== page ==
The age of muscle cars peaked as the 1970s began -- and the 1970 Chevrolet Chevelle SS 454 helped to herald the ascent. When GM lifted its displacement ban on midsize cars, Pontiac, Olds, and Buick responded with 455-cid mills with up to 370 bhp. Chevy's retort was a 454-cid V-8 that started at 360 bhp and ended at a barbaric 450. This was the muscle car summit.
The wrapper was a restyled Chevelle that again presented the Super Sport as an option package for hardtops and convertibles. As the SS 396, it cost $446 and came with a 350-bhp 402-cid V-8, power front discs, F41 suspension, Polyglas F70x14s, and a domed hood. Fat dorsal stripes were optional, but were included with the new $147 cowl-induction hood, which had a flapper near the base of the windshield that opened at full throttle to feed air to the engine.
The new SS 454 package cost $503 and included a 360-bhp hydraulic-lifter 454 called the LS5. Then there was the LS6. This was the take-no-prisoners 454, with a 800-cfm Holley four-barrel on an aluminum manifold, 11.25:1 compression, solid lifters, four-bolt mains, forged steel crank and connecting rods, forged aluminum pistons, and deep-groove accessory pullies. No production engine ever had a higher factory horsepower rating.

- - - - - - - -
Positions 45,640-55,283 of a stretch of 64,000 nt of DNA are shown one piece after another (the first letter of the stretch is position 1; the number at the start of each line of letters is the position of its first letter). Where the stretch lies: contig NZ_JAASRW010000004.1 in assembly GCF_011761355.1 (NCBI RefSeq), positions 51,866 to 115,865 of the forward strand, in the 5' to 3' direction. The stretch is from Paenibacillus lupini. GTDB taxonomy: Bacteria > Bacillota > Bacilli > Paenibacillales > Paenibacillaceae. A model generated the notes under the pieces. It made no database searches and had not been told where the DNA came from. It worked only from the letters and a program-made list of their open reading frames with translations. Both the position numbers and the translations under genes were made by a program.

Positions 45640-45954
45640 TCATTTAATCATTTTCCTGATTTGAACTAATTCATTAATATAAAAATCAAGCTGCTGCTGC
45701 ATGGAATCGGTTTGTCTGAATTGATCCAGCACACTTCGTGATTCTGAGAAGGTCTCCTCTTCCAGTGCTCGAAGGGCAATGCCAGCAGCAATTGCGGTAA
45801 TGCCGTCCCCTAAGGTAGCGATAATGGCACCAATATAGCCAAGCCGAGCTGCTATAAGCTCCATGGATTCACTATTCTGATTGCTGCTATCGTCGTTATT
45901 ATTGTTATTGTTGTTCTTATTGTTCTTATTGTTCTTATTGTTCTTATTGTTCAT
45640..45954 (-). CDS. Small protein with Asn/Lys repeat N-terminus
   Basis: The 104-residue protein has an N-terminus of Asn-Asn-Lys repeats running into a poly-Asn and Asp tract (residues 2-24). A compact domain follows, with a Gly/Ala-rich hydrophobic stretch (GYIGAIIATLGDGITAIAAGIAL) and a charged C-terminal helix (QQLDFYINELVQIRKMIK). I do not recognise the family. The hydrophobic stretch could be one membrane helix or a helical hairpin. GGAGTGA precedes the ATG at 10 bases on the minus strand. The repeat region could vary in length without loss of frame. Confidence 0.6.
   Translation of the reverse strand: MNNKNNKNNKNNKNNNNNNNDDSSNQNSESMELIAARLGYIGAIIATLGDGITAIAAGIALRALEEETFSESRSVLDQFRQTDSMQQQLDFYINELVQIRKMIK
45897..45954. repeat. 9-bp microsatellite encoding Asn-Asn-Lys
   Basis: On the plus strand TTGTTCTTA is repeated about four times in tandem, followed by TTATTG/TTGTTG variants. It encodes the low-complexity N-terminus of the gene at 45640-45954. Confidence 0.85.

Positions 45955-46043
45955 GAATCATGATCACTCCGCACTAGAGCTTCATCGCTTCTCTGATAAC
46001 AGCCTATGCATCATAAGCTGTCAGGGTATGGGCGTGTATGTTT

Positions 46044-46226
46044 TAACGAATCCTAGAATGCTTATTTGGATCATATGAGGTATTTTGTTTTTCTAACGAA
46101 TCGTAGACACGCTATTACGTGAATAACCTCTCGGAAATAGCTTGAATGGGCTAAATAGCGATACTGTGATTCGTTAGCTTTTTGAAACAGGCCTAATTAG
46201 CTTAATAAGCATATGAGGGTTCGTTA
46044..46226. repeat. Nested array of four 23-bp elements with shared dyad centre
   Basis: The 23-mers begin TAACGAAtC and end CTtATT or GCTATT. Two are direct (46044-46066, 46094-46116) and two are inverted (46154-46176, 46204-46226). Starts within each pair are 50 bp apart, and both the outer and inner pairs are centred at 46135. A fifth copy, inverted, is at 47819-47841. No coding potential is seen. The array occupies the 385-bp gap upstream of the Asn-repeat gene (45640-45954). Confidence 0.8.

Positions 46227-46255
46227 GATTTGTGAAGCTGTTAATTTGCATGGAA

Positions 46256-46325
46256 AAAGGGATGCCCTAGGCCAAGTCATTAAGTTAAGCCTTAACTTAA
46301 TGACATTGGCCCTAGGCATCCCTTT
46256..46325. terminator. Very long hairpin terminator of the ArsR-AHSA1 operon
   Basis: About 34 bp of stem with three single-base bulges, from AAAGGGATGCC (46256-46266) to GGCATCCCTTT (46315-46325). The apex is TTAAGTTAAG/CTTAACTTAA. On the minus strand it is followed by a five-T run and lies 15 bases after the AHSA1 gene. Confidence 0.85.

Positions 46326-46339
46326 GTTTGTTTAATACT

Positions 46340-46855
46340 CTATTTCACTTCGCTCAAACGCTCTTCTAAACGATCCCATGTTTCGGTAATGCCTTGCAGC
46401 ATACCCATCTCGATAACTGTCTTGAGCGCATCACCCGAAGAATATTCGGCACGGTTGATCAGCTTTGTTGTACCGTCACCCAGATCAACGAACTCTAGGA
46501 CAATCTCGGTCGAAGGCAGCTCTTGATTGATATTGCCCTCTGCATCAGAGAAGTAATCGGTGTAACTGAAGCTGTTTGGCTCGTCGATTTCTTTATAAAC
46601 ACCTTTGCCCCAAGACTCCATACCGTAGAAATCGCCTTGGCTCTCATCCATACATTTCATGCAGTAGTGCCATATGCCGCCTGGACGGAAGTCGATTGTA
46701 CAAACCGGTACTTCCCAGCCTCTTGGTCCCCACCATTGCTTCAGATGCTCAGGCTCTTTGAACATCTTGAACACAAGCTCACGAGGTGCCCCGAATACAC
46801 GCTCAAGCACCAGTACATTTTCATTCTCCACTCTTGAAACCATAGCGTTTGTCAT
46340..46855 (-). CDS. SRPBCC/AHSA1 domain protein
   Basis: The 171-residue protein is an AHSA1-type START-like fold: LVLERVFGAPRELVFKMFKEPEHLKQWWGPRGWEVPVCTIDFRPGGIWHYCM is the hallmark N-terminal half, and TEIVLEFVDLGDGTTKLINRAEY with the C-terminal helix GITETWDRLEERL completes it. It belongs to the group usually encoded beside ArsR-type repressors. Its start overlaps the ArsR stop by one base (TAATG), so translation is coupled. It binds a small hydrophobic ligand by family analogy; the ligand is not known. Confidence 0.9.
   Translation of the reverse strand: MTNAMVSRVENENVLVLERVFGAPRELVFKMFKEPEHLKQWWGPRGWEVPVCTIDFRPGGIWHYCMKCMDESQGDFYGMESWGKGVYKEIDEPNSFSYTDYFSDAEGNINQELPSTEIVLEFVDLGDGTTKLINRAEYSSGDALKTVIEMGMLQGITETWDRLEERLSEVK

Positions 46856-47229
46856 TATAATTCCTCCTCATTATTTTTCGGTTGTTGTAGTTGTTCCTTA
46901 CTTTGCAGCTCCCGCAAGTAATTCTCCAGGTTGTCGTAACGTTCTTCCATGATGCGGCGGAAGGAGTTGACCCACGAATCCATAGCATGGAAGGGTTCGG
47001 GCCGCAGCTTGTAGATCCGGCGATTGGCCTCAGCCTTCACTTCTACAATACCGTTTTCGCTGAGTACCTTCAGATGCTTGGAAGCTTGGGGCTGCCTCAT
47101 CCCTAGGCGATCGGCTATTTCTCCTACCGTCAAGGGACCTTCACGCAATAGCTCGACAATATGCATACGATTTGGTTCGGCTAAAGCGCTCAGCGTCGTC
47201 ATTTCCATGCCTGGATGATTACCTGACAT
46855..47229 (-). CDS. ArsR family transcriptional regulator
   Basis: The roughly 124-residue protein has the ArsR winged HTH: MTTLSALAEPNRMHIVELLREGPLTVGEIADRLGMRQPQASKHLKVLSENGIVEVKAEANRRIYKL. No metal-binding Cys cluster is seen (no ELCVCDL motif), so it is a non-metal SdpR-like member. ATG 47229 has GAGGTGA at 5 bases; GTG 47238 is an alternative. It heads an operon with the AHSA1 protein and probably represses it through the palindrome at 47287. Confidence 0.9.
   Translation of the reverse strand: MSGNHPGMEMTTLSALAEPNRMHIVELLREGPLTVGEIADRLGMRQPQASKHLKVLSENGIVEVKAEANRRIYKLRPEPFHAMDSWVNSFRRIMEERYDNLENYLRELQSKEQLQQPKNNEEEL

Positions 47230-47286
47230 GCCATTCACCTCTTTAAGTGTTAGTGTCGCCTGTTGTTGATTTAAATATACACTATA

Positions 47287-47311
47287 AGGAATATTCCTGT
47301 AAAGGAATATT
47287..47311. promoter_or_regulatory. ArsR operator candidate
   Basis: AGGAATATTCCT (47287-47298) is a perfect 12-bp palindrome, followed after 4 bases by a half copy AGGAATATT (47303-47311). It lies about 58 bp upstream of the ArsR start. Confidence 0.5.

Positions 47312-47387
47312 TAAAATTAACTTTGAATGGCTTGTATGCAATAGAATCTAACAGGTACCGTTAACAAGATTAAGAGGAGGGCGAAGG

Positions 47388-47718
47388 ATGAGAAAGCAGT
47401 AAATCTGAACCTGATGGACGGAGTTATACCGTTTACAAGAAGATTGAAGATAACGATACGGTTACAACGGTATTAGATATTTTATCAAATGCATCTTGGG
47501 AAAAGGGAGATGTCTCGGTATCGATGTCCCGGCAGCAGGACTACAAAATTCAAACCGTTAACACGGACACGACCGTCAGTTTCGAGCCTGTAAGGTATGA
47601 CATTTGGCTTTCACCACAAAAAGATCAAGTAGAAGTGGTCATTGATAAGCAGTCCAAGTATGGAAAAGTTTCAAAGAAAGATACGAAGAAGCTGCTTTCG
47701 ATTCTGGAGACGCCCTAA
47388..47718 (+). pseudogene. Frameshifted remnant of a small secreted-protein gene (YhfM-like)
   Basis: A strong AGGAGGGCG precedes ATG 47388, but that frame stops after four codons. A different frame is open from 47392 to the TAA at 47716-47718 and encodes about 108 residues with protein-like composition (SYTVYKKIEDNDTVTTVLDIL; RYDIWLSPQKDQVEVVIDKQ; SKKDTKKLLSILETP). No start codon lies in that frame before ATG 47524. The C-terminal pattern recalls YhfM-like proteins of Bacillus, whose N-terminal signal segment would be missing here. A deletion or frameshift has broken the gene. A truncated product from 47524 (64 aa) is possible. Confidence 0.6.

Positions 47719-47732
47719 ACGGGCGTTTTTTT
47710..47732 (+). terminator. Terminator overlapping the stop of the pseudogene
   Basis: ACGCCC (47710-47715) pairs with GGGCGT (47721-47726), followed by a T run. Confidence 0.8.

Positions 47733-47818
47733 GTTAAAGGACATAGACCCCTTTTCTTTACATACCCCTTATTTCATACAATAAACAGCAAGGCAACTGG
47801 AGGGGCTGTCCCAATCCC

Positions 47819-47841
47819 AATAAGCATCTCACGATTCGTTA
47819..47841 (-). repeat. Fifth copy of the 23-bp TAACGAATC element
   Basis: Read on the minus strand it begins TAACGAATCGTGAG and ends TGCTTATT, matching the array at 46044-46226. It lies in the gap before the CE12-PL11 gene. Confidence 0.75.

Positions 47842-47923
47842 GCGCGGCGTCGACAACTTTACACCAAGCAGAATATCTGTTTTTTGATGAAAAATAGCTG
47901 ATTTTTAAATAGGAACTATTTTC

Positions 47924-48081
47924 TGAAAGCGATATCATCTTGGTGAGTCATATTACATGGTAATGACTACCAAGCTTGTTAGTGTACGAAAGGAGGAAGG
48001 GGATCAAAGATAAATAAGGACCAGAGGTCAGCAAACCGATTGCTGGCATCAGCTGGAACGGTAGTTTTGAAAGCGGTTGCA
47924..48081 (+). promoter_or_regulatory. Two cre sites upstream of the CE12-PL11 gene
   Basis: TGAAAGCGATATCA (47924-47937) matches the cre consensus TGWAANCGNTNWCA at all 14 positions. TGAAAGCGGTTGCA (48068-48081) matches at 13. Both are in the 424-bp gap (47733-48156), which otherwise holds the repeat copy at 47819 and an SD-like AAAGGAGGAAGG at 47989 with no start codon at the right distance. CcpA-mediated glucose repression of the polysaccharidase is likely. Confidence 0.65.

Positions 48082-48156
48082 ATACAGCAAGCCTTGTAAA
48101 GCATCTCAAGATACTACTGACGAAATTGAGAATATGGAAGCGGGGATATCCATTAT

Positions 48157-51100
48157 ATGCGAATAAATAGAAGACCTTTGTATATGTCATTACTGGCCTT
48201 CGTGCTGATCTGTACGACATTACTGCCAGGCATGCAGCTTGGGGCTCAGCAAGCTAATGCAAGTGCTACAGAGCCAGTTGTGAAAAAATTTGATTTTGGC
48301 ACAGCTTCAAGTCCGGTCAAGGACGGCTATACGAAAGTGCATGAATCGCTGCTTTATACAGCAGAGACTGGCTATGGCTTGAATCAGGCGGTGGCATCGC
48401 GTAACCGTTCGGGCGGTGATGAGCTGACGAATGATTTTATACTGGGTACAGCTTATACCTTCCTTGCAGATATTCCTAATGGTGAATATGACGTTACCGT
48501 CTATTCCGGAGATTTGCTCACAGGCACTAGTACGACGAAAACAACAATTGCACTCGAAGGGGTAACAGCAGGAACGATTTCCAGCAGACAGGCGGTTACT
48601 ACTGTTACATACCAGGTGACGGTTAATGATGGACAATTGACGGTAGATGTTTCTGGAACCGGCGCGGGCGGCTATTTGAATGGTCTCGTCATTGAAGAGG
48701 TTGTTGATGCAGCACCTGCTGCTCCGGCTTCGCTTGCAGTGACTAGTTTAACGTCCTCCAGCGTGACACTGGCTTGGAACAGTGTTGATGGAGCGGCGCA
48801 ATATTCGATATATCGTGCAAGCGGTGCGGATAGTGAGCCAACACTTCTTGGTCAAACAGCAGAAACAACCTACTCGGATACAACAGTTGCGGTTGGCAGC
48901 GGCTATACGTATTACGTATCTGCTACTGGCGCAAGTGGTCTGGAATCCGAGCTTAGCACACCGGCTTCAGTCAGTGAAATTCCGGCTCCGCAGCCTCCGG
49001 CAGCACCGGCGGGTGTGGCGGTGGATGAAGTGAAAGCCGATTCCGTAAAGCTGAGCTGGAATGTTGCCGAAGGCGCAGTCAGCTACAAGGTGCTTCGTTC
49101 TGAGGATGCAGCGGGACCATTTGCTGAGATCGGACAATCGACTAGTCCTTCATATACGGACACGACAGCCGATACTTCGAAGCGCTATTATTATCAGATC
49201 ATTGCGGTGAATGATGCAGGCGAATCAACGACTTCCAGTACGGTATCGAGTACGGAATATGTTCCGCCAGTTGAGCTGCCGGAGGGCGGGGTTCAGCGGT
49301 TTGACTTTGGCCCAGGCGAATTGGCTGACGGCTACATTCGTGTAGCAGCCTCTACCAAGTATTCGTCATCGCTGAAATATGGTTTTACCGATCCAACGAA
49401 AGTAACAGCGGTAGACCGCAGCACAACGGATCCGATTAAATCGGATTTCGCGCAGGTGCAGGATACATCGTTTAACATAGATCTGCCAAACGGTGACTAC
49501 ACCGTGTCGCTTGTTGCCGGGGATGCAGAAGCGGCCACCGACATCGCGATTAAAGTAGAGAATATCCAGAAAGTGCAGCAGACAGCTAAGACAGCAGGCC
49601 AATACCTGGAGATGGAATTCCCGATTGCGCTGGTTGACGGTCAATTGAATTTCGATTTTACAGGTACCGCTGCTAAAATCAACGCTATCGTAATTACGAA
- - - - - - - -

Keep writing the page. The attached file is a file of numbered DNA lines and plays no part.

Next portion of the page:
With mandatory options -- including either the Rock Crusher four-speed or special Turbo 400 automatic -- total cost for an LS6 was more than $1,000. Axles ranged from 3.31:1 to 4.10:1, with Positraction a $42 extra.
The SS Chevelle had a handsome new dash, and on the road, exhibited far more poise than its weight and size would suggest. But the LS6 made it a superstar. Sub-14-second ETs at over 100 mph were routine.
But the LS6's thunder also seemed to signal an approaching storm, one that would dampen muscle for years to come. Testers sensed it. "Without even raising the specters of insurance and social justice," said Car Life after an LS6 experience, "it's fair to say that the Supercar as we know it may have gone as far as it's going."
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